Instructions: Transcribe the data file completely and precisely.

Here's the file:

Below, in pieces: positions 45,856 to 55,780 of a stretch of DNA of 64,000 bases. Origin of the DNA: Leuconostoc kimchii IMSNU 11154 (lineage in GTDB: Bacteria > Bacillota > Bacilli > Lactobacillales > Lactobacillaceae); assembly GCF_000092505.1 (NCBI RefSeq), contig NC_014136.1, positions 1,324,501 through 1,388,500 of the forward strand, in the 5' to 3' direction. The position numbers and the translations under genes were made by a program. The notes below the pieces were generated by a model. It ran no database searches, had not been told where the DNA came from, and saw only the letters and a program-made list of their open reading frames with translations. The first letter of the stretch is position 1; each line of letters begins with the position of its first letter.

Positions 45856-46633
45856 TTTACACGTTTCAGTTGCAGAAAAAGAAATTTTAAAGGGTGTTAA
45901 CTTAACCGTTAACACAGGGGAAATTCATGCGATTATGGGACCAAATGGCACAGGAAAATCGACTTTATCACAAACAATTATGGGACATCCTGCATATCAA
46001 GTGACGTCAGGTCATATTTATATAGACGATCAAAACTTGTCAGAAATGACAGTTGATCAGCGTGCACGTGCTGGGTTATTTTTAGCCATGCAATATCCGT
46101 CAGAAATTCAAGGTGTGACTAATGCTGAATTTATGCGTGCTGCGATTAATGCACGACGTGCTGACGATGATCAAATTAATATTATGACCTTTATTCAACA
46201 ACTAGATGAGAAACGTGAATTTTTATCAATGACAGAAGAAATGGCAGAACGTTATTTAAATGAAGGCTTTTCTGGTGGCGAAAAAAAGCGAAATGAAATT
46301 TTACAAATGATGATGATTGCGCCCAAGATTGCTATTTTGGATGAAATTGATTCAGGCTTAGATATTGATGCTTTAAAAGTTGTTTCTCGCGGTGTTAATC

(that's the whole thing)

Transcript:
Below, in pieces: positions 45,856 to 55,780 of a stretch of DNA of 64,000 bases. Origin of the DNA: Leuconostoc kimchii IMSNU 11154 (lineage in GTDB: Bacteria > Bacillota > Bacilli > Lactobacillales > Lactobacillaceae); assembly GCF_000092505.1 (NCBI RefSeq), contig NC_014136.1, positions 1,324,501 through 1,388,500 of the forward strand, in the 5' to 3' direction. The position numbers and the translations under genes were made by a program. The notes below the pieces were generated by a model. It ran no database searches, had not been told where the DNA came from, and saw only the letters and a program-made list of their open reading frames with translations. The first letter of the stretch is position 1; each line of letters begins with the position of its first letter.

Positions 45856-46633
45856 TTTACACGTTTCAGTTGCAGAAAAAGAAATTTTAAAGGGTGTTAA
45901 CTTAACCGTTAACACAGGGGAAATTCATGCGATTATGGGACCAAATGGCACAGGAAAATCGACTTTATCACAAACAATTATGGGACATCCTGCATATCAA
46001 GTGACGTCAGGTCATATTTATATAGACGATCAAAACTTGTCAGAAATGACAGTTGATCAGCGTGCACGTGCTGGGTTATTTTTAGCCATGCAATATCCGT
46101 CAGAAATTCAAGGTGTGACTAATGCTGAATTTATGCGTGCTGCGATTAATGCACGACGTGCTGACGATGATCAAATTAATATTATGACCTTTATTCAACA
46201 ACTAGATGAGAAACGTGAATTTTTATCAATGACAGAAGAAATGGCAGAACGTTATTTAAATGAAGGCTTTTCTGGTGGCGAAAAAAAGCGAAATGAAATT
46301 TTACAAATGATGATGATTGCGCCCAAGATTGCTATTTTGGATGAAATTGATTCAGGCTTAGATATTGATGCTTTAAAAGTTGTTTCTCGCGGTGTTAATC